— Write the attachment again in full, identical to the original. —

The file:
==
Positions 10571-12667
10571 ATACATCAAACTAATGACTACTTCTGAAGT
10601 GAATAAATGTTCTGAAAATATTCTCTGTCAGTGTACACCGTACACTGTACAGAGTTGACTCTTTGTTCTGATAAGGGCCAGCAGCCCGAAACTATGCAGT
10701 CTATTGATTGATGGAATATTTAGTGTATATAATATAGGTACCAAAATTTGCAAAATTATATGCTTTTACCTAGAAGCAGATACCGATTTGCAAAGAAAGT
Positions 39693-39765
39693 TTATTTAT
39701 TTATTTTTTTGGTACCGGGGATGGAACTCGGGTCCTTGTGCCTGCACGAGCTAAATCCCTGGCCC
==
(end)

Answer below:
Positions 10571-12667
10571 ATACATCAAACTAATGACTACTTCTGAAGT
10601 GAATAAATGTTCTGAAAATATTCTCTGTCAGTGTACACCGTACACTGTACAGAGTTGACTCTTTGTTCTGATAAGGGCCAGCAGCCCGAAACTATGCAGT
10701 CTATTGATTGATGGAATATTTAGTGTATATAATATAGGTACCAAAATTTGCAAAATTATATGCTTTTACCTAGAAGCAGATACCGATTTGCAAAGAAAGT
Positions 39693-39765
39693 TTATTTAT
39701 TTATTTTTTTGGTACCGGGGATGGAACTCGGGTCCTTGTGCCTGCACGAGCTAAATCCCTGGCCC